… Lutheran worship takes our eyes and sets them firmly on the cross of Jesus Christ, for there the Lord of the Universe suffered and died for the sins of the world. Lutheran worship points us to the Resurrected Lord who lives and reigns to all eternity, and promises us everlasting life. Christ-centered Lutheran worship lifts our hearts and minds to the things of God and helps us to understand our place in Christ’s kingdom better as His redeemed people. Yes, Lutheran worship must always be Christ-centered.

When we say Lutheran worship is Christ-centered, this is not to say that those who gather for worship are mere blocks of stone. Our worship focuses on Christ, who is present for us and with us in His Word and Sacraments. He is truly among us. We are not contemplating a far-off Christ, or meditating on abstract ideas. Lutheran worship is not like going to a self-help group or a therapy session. It is God who gathers us for worship around the gifts He gives to us through Word and Sacrament. We are worshipping the One who is very near, as close as the preaching of the Word. We are worshipping the One who is actually present under the bread and wine of Holy Communion. He promised, “I will be with you always.” In our worship service He fulfills that wonderful promise. He is living and active among us, right here, right now, where He has promised to be-in His Word and Sacraments. Therefore, it is important to say that while our focus is on Christ, His focus is always on us! Thanks be to God that this is true!

Now, I don’t mean to say that only Lutherans worship correctly, or that all Lutherans necessarily worship correctly.  I think the principles here transcend Lutheranism, although Lutheran incarnational theology is very intertwined with Lutheran thoughts on worship, and contemporary evangelicalism tends to downplay concepts such as Christ’s real presence.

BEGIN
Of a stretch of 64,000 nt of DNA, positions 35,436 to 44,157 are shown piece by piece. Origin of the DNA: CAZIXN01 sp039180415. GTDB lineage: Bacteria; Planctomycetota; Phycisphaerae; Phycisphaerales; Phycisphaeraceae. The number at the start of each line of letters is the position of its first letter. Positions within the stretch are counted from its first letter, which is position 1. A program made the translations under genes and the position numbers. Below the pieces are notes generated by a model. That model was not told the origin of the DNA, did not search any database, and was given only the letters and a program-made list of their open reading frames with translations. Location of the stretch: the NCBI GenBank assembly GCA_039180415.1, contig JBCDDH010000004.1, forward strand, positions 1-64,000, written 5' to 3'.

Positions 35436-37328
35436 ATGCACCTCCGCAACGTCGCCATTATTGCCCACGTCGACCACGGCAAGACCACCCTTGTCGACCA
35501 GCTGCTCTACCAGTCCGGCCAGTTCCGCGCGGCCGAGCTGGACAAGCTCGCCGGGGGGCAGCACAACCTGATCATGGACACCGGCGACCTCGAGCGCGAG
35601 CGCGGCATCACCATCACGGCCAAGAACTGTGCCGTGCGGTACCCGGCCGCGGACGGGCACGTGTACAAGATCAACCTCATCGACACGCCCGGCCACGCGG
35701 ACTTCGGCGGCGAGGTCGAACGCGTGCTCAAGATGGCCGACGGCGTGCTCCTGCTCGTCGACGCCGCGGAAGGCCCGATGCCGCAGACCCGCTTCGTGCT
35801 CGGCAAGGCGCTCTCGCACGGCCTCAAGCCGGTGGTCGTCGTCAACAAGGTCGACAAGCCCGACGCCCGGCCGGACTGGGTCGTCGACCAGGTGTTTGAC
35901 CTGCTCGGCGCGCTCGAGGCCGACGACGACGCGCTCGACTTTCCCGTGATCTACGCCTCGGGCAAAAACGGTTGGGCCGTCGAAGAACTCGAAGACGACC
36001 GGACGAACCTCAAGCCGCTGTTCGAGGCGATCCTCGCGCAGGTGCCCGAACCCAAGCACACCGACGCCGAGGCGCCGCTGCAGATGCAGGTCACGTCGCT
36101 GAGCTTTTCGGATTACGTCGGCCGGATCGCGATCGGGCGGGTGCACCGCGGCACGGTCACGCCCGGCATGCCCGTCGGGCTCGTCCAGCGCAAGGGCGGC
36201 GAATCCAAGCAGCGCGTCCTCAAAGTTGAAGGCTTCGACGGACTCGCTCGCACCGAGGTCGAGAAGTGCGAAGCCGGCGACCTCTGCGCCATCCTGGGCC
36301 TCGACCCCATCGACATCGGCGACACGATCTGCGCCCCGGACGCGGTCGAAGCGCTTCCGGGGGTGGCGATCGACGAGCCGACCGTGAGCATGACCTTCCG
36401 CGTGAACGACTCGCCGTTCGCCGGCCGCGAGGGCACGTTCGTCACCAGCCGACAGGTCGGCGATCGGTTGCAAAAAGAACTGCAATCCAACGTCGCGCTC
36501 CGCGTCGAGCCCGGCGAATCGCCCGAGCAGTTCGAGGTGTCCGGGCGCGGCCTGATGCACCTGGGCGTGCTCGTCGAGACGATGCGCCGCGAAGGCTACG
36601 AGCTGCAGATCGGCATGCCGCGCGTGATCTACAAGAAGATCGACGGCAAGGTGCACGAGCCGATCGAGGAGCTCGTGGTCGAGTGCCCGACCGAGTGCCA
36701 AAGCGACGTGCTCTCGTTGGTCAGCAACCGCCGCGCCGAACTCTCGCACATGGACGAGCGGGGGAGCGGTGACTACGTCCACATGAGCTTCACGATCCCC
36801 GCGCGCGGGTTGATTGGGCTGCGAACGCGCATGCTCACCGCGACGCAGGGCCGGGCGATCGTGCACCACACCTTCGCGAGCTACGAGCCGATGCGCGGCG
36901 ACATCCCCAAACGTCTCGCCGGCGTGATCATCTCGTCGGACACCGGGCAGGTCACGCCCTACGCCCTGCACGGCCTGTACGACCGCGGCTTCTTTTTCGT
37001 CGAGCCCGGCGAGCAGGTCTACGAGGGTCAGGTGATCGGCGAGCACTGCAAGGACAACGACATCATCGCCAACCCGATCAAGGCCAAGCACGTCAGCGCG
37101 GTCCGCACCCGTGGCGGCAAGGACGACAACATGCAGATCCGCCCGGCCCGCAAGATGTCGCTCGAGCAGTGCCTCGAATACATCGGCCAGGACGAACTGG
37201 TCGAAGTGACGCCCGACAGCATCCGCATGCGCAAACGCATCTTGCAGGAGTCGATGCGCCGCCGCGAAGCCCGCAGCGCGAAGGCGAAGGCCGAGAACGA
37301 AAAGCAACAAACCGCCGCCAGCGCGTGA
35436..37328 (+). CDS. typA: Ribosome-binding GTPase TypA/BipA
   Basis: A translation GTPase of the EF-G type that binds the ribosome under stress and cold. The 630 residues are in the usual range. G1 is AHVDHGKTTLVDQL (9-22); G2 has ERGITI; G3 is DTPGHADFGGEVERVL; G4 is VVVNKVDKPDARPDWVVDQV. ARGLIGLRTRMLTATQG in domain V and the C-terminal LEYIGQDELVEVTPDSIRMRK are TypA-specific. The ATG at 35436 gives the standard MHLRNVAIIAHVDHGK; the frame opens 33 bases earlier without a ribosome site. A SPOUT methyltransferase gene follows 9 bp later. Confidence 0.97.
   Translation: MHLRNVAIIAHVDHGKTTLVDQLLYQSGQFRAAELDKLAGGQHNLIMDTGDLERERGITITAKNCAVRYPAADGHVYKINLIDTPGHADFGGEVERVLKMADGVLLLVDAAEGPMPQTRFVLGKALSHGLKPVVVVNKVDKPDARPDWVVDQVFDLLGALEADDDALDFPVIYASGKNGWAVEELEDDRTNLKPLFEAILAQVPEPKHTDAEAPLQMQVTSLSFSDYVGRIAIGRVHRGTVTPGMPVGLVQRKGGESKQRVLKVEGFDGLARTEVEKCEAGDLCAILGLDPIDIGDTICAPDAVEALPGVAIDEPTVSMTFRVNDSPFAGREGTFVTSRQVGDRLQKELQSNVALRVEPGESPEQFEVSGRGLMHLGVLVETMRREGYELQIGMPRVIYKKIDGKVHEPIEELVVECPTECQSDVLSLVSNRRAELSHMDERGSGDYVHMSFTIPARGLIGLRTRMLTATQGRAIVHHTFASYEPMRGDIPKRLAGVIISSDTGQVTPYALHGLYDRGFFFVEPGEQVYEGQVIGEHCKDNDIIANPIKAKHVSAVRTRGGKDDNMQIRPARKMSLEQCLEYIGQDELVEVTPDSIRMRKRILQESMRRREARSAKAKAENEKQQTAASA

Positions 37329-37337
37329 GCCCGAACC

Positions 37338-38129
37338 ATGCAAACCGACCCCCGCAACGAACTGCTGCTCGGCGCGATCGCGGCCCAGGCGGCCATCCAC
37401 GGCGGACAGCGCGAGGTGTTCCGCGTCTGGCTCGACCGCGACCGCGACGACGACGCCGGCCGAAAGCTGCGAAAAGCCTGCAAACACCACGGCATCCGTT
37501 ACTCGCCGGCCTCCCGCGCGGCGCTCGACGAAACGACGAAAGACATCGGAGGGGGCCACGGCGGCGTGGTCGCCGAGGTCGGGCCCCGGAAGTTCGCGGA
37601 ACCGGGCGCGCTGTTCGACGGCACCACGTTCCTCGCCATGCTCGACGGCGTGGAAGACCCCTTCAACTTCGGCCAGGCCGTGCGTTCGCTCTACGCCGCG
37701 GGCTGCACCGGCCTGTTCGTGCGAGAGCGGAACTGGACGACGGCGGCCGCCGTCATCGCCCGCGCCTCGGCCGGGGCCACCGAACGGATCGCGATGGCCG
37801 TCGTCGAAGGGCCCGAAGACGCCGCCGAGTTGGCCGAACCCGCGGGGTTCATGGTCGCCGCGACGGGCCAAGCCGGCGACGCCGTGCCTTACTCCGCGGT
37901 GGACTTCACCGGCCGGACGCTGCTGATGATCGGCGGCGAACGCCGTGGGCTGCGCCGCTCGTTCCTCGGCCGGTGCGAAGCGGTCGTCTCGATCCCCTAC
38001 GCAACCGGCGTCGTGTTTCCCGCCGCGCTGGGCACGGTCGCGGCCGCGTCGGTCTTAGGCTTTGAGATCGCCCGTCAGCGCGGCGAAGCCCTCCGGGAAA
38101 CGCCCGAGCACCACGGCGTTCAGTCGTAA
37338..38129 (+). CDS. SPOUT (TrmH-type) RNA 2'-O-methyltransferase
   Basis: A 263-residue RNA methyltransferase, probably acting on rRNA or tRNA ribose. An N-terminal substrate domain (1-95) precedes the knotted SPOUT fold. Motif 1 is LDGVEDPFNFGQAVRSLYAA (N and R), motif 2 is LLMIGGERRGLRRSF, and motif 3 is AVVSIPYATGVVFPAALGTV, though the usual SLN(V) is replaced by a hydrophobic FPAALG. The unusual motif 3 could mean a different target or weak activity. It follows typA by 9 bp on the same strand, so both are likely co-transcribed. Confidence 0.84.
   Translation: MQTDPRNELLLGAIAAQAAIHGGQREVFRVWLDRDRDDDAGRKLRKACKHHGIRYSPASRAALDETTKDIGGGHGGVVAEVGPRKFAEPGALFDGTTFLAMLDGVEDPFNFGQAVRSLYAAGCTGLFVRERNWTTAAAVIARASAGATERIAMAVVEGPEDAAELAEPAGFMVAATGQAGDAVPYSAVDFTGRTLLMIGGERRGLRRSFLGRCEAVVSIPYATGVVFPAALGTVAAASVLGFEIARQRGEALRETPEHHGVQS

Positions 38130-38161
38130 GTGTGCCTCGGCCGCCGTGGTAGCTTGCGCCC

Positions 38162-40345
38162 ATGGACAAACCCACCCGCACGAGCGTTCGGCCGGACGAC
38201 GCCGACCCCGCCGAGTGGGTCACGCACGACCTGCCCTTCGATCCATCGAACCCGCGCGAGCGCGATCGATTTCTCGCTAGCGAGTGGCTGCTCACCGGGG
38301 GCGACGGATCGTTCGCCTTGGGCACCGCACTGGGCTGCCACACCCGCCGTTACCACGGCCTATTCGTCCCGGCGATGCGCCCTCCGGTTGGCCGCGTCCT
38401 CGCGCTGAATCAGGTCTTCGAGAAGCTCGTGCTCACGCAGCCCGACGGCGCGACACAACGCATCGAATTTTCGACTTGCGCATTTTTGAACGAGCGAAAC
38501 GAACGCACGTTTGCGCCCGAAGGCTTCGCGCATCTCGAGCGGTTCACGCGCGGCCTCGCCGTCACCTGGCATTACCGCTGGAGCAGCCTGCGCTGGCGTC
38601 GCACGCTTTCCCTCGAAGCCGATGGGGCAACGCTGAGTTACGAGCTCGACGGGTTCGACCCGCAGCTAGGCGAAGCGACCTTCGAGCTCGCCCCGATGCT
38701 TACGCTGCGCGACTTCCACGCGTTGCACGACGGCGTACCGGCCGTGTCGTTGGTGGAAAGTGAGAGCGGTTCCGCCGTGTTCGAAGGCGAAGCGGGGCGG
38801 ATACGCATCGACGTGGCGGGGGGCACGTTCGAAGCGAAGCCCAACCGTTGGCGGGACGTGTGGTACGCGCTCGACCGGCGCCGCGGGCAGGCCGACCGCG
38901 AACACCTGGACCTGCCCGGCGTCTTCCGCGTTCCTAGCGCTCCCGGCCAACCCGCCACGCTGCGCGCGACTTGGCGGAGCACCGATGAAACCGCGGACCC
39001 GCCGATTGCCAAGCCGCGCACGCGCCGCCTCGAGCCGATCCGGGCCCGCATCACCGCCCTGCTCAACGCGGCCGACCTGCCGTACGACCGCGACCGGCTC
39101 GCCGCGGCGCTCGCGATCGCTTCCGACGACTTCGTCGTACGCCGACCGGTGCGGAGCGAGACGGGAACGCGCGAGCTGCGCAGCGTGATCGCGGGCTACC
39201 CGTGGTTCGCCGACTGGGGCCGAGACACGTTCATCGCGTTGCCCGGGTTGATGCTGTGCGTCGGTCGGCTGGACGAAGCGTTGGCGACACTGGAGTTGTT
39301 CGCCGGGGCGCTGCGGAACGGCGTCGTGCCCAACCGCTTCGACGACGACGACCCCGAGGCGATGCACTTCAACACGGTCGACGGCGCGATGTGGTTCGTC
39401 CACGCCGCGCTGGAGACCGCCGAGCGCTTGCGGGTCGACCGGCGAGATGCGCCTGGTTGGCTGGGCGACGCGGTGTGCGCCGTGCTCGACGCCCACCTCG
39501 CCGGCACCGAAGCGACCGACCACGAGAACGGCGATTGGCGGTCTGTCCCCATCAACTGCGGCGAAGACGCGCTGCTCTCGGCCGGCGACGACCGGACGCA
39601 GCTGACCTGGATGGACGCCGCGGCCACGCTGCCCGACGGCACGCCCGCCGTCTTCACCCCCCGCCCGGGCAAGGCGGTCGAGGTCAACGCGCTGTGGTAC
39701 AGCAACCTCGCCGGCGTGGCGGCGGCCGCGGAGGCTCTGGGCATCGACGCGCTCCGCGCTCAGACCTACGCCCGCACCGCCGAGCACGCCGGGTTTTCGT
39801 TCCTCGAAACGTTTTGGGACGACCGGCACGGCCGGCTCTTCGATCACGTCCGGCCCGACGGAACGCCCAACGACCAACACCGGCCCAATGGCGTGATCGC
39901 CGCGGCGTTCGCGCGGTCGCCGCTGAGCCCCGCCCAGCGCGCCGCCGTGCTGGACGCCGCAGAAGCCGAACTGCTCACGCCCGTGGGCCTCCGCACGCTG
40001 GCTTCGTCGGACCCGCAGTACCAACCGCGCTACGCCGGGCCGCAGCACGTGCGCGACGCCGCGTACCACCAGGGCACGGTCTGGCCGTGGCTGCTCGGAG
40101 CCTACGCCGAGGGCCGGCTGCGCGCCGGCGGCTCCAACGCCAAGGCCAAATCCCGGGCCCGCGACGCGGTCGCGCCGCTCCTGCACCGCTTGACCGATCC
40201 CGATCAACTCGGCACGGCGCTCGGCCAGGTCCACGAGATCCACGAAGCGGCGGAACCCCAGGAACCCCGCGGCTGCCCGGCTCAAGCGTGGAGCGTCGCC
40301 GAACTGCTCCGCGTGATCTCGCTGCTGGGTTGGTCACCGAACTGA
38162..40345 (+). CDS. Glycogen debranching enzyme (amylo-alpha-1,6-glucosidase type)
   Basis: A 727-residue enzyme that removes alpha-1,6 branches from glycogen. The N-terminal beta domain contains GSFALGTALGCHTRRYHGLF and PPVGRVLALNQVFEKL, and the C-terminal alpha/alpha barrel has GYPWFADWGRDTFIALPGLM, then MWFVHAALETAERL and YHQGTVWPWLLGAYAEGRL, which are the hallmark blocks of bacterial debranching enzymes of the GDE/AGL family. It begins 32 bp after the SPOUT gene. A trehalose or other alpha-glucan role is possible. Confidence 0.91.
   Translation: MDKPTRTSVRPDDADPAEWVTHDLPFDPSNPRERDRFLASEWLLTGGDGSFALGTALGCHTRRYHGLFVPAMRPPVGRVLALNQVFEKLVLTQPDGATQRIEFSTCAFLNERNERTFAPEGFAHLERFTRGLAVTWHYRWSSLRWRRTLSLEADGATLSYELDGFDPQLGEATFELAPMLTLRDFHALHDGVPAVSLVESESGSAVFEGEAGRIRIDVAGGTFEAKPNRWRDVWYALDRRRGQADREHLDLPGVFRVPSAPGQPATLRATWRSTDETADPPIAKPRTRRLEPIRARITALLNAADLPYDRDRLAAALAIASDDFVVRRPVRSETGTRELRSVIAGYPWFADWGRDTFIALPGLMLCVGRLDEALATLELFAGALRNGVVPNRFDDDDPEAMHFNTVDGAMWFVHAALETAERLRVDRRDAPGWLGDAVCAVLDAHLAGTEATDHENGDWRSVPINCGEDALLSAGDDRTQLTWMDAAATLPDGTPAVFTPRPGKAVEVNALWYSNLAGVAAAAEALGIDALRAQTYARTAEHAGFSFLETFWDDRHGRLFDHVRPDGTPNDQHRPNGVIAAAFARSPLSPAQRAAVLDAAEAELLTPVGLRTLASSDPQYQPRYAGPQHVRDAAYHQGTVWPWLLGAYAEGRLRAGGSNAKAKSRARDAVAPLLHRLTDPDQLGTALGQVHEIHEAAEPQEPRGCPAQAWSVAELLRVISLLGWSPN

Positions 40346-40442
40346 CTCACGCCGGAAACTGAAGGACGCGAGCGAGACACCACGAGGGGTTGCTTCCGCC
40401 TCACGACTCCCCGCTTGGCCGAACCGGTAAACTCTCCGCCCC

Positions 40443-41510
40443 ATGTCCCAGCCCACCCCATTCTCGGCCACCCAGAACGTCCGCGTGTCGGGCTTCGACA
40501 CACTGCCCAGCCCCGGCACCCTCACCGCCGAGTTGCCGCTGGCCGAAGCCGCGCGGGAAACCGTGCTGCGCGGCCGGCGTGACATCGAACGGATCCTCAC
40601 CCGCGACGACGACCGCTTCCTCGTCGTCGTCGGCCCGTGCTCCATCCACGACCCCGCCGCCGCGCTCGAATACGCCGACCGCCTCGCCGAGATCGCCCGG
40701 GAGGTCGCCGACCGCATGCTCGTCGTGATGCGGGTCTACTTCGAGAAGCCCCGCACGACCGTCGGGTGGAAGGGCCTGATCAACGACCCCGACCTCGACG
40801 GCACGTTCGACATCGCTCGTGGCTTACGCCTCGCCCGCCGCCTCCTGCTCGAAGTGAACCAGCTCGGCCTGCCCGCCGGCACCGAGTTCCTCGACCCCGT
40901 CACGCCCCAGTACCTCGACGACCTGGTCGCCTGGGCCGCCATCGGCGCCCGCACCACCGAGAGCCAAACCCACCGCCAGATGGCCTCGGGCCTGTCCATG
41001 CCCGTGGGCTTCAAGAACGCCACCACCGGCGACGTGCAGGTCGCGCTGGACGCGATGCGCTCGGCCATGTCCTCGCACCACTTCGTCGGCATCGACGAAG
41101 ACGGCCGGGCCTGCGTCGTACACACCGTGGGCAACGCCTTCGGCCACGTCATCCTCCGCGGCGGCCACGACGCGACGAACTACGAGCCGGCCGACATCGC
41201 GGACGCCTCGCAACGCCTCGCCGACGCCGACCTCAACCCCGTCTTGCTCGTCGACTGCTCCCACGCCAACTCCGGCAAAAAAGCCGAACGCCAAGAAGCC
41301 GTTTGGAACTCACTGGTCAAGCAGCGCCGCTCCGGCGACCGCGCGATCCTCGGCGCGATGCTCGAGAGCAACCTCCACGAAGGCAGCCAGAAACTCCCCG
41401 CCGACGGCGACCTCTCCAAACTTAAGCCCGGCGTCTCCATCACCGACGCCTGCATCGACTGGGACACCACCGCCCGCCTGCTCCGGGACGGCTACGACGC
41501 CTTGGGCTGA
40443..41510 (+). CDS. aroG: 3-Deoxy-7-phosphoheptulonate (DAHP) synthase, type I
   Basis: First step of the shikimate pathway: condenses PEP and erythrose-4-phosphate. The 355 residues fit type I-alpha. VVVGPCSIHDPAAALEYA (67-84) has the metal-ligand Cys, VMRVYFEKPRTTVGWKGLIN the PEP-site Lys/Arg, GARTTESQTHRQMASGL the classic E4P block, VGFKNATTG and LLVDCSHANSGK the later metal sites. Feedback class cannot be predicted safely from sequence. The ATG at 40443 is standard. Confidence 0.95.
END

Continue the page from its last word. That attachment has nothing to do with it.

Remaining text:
One of these things is not like the other

My point, rather than to necessarily champion Lutheran worship, is to point out the differences between this philosophy of worship and other worship philosophies which are to varying degrees influenced by Calvinism and Arminianism, both of which can have a very man- and works-centered focus.

I am also not emphasizing one style over another (although I have thoughts there, too). It is entirely possibly to be involved in a very emotionally-oriented style of worship and still be aware that the whole point is to receive from Christ.

This, by the way, is what the Lutherans mean by “Christ-centered,” which is also a term used by everyone else; no one would say that their worship is not “Christ-centered.” The difference is whether or not we are looking solely to Christ as our source for righteousness and holiness as we worship.

 

 

 


Feb 2 2014

About Worship

What is worship?

As my 11 faithful readers know, I was raised Lutheran. When I was in high school, I remember having friends from more, shall we say, emotional denominations and groups, and remember hearing teachings about “worship” and “praise,” things that we didn’t have to teach about in the Lutheran church. (Seriously. Keep reading…) I remember being quite confused, trying to figure out when I was praising as opposed to worshiping, etc.

Now, years later, most of us have gotten familiar with the 20-30 minutes of singing mostly vague, repetitious, elevator-rock music that has become known as “worship” where, in a manner of speaking, we try to reimburse God for what He’s given to us. Many churches also point out that collecting the offering also falls under worship, for the same reason.